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A distinct lack of cumulative learning

Note update after the jump...

A bunch of Big Thinkers got together recently to chew about the intersection of Big Media and Social Media,and concluded the following:


The overwhelming flow of information, crap, or junk cannot be stemmed, [NYU Journalism professor Jay] Rosen noted. "The way to make yourself valuable on the Web is: you edit the fucking Web," he emphasized, sending smiles across the crowd's faces. Journalists should serve as intelligent filters and middlemen if they hope to keep their jobs, Rosen added.

Now, I love Jay Rosen, but this makes me nuts. The idea of editors as filters of new media is not, like, new. That last link dates from 1995, and includes this:

But how do you distinguish the McCullaghs from the Rimms, the c00ld00ds from the surgeons general? Either everyone spends time getting smarter about the way information is gathered and distributed or we have some entity-a person, a bot, a committee-look at the stuff and put imprimaturs on it.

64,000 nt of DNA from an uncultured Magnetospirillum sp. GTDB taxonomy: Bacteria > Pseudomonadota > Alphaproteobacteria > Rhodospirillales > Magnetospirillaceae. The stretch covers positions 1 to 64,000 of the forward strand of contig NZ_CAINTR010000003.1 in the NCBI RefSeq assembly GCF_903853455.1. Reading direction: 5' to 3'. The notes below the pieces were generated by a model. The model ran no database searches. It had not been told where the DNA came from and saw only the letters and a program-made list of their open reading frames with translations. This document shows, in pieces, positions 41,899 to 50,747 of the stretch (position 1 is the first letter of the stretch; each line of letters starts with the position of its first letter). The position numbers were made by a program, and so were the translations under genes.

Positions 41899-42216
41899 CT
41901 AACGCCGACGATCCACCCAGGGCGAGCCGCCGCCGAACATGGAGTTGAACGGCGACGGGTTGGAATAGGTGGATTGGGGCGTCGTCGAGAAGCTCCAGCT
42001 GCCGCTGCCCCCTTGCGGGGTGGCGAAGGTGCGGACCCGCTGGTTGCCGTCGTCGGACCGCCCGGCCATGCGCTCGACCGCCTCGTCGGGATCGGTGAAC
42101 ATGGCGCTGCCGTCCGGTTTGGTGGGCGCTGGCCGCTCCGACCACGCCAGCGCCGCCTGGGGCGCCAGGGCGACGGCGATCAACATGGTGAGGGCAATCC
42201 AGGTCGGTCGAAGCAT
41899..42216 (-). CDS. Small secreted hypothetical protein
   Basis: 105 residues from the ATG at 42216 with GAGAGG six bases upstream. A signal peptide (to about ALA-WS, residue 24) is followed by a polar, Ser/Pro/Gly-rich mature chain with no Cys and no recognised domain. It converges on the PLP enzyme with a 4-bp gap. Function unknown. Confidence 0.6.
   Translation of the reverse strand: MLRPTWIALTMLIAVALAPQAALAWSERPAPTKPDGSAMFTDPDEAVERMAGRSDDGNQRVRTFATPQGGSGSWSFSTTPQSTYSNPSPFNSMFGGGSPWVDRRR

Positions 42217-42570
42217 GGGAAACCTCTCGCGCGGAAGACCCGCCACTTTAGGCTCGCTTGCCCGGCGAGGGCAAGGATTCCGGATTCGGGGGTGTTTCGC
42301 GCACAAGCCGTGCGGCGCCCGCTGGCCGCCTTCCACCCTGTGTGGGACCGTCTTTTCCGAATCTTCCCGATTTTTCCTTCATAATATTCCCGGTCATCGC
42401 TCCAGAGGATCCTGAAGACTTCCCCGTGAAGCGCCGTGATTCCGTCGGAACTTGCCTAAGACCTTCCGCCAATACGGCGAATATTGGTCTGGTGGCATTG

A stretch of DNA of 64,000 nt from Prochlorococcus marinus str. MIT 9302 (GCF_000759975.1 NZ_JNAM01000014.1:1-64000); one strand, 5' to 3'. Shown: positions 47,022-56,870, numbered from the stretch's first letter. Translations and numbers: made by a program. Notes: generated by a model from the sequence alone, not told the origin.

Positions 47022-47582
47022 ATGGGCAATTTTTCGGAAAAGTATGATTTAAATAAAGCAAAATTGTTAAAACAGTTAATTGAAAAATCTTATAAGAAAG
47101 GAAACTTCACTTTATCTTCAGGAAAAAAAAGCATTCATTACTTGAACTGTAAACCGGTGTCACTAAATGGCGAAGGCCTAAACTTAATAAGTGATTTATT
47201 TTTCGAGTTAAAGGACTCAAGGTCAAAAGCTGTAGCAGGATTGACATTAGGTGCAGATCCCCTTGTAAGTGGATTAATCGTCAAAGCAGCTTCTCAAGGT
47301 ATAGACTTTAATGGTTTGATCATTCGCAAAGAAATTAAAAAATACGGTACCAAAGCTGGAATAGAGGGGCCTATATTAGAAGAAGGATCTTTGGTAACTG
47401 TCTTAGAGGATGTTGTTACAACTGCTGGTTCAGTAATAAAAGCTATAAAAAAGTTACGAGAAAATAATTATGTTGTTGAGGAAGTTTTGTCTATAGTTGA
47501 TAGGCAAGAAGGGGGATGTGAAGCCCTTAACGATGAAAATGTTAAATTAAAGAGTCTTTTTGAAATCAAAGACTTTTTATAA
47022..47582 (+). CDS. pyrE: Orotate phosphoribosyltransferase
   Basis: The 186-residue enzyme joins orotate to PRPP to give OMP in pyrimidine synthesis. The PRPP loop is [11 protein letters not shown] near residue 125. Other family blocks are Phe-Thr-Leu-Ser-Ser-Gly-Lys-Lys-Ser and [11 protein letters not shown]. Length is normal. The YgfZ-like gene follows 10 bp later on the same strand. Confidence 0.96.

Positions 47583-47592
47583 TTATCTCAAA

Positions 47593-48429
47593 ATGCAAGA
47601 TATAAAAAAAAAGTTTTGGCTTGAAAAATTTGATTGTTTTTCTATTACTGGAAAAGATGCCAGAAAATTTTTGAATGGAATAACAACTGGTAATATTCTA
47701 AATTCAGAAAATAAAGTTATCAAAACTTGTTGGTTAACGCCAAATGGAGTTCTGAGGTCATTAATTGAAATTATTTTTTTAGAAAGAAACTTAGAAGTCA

Of course, we already have people like that, who pass judgment for other people on the quality of available information. They're called editors. Their imprimatur is frequently called a publication. And again, we're back to the question of branded vs. unbranded information.

The media may change. The lessons don't. And I'd be happy to make that point at a conference.

Update: Jay wrote this morning to protest -- justly -- that he wasn't claiming to be presenting anything new at the Mediabistro shindig, and so shouldn't be pilloried for repeating verities. It's a reasonable objection. My detailed response:

Apologies if you got splashed by spew. But don't people go to conferences to learn stuff that's new -- at least to them? I find it enormously discouraging that, more than 25 years after it started to become possible to disintermediate the media -- and I'm dating it (probably inaccurately) from when Steve Bellovin released cnews and essentially created Usenet -- media professionals apparently stiil need to be told what their authority is, let alone how to use and capitalize on it.
It's better, I suppose, that someone should tell them if they can't figure it out on their own. Better still that it come from someone who's clued. (Being an academic, I'm sure you'd agree.) But why isn't this the water that they swim in, the air that they breathe?
So, no. No reason to be mad at you. No reason, really, to be mad at the attendees, because ignorance is not a sin and going to seminars is a fine way to cure it.
What bugs me isn't that you said it. What bugs me is that it still needs to be said.

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